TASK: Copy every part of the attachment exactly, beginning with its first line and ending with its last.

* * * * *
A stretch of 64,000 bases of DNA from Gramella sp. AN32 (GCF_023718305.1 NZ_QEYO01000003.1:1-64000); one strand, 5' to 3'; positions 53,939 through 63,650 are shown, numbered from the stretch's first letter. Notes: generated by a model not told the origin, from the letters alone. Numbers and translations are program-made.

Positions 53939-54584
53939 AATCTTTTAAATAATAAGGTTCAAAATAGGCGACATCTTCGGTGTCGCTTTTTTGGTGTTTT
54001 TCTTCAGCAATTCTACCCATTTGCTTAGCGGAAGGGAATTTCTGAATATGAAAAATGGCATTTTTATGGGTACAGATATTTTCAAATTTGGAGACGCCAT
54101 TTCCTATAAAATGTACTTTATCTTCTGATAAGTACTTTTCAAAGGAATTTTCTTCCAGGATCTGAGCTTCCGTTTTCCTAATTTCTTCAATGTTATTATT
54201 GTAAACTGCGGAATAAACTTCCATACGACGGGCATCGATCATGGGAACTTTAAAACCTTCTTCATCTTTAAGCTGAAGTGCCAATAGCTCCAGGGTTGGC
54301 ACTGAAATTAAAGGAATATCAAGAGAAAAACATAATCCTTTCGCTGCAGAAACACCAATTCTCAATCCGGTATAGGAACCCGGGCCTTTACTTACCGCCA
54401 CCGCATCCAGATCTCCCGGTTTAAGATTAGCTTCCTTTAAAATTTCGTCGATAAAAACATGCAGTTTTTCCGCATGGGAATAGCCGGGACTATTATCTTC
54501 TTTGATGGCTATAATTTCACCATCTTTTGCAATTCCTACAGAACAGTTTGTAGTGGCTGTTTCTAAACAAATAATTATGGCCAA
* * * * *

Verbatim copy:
A stretch of 64,000 bases of DNA from Gramella sp. AN32 (GCF_023718305.1 NZ_QEYO01000003.1:1-64000); one strand, 5' to 3'; positions 53,939 through 63,650 are shown, numbered from the stretch's first letter. Notes: generated by a model not told the origin, from the letters alone. Numbers and translations are program-made.

Positions 53939-54584
53939 AATCTTTTAAATAATAAGGTTCAAAATAGGCGACATCTTCGGTGTCGCTTTTTTGGTGTTTT
54001 TCTTCAGCAATTCTACCCATTTGCTTAGCGGAAGGGAATTTCTGAATATGAAAAATGGCATTTTTATGGGTACAGATATTTTCAAATTTGGAGACGCCAT
54101 TTCCTATAAAATGTACTTTATCTTCTGATAAGTACTTTTCAAAGGAATTTTCTTCCAGGATCTGAGCTTCCGTTTTCCTAATTTCTTCAATGTTATTATT
54201 GTAAACTGCGGAATAAACTTCCATACGACGGGCATCGATCATGGGAACTTTAAAACCTTCTTCATCTTTAAGCTGAAGTGCCAATAGCTCCAGGGTTGGC
54301 ACTGAAATTAAAGGAATATCAAGAGAAAAACATAATCCTTTCGCTGCAGAAACACCAATTCTCAATCCGGTATAGGAACCCGGGCCTTTACTTACCGCCA
54401 CCGCATCCAGATCTCCCGGTTTAAGATTAGCTTCCTTTAAAATTTCGTCGATAAAAACATGCAGTTTTTCCGCATGGGAATAGCCGGGACTATTATCTTC
54501 TTTGATGGCTATAATTTCACCATCTTTTGCAATTCCTACAGAACAGTTTGTAGTGGCTGTTTCTAAACAAATAATTATGGCCAA